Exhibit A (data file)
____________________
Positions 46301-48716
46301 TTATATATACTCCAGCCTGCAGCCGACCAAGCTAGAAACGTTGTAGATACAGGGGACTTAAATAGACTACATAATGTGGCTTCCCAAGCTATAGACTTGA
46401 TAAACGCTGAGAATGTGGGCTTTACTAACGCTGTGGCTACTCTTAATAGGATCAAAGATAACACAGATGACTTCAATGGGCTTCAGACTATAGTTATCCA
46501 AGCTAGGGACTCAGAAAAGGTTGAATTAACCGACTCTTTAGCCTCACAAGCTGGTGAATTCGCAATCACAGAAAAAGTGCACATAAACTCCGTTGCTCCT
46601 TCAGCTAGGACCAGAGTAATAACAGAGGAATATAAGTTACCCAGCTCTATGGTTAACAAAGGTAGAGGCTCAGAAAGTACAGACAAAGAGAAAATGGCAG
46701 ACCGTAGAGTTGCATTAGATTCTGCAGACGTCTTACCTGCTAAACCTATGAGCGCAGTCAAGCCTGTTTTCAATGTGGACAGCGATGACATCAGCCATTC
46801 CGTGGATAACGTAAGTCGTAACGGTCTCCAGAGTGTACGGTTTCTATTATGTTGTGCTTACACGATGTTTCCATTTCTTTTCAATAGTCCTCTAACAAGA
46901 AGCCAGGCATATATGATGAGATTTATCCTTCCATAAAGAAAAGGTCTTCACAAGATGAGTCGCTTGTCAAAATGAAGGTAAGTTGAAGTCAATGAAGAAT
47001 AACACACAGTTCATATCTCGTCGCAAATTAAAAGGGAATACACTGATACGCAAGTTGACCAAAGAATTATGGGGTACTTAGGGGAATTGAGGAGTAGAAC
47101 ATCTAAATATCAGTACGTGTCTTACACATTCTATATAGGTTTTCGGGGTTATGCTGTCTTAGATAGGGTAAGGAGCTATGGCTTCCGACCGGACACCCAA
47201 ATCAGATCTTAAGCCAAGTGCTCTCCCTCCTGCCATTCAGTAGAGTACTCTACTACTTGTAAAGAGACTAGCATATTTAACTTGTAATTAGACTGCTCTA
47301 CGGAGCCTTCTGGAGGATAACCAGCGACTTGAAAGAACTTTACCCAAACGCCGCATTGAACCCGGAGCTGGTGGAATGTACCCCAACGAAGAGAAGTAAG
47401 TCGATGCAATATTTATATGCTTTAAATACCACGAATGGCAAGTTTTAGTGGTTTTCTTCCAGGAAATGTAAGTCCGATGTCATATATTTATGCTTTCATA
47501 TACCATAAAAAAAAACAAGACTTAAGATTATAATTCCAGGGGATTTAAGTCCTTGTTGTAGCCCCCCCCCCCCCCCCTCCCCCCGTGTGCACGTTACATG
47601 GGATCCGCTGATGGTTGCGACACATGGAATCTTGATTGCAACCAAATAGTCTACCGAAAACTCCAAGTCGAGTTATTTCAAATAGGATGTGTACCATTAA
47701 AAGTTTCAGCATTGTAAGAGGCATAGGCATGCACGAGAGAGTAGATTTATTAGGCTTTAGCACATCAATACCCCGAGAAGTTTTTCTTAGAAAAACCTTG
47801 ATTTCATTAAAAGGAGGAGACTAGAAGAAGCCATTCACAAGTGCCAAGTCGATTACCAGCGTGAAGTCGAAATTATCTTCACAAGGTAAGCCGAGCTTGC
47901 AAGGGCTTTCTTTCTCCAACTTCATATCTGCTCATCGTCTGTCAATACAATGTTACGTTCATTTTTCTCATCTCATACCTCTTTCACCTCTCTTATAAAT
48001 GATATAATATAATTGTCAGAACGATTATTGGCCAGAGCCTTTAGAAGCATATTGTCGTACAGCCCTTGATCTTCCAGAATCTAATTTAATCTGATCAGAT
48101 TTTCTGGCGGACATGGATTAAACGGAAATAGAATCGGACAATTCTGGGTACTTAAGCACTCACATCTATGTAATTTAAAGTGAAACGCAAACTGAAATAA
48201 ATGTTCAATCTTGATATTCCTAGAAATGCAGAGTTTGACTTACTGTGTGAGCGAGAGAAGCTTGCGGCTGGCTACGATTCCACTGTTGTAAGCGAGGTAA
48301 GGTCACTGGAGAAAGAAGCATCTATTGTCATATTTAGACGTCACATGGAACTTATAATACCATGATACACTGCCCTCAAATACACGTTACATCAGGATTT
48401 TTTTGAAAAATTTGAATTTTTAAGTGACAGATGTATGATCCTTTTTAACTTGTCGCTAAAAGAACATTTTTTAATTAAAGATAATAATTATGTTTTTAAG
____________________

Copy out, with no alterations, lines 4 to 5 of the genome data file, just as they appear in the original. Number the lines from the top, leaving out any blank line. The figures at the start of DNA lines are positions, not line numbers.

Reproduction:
46501 AGCTAGGGACTCAGAAAAGGTTGAATTAACCGACTCTTTAGCCTCACAAGCTGGTGAATTCGCAATCACAGAAAAAGTGCACATAAACTCCGTTGCTCCT
46601 TCAGCTAGGACCAGAGTAATAACAGAGGAATATAAGTTACCCAGCTCTATGGTTAACAAAGGTAGAGGCTCAGAAAGTACAGACAAAGAGAAAATGGCAG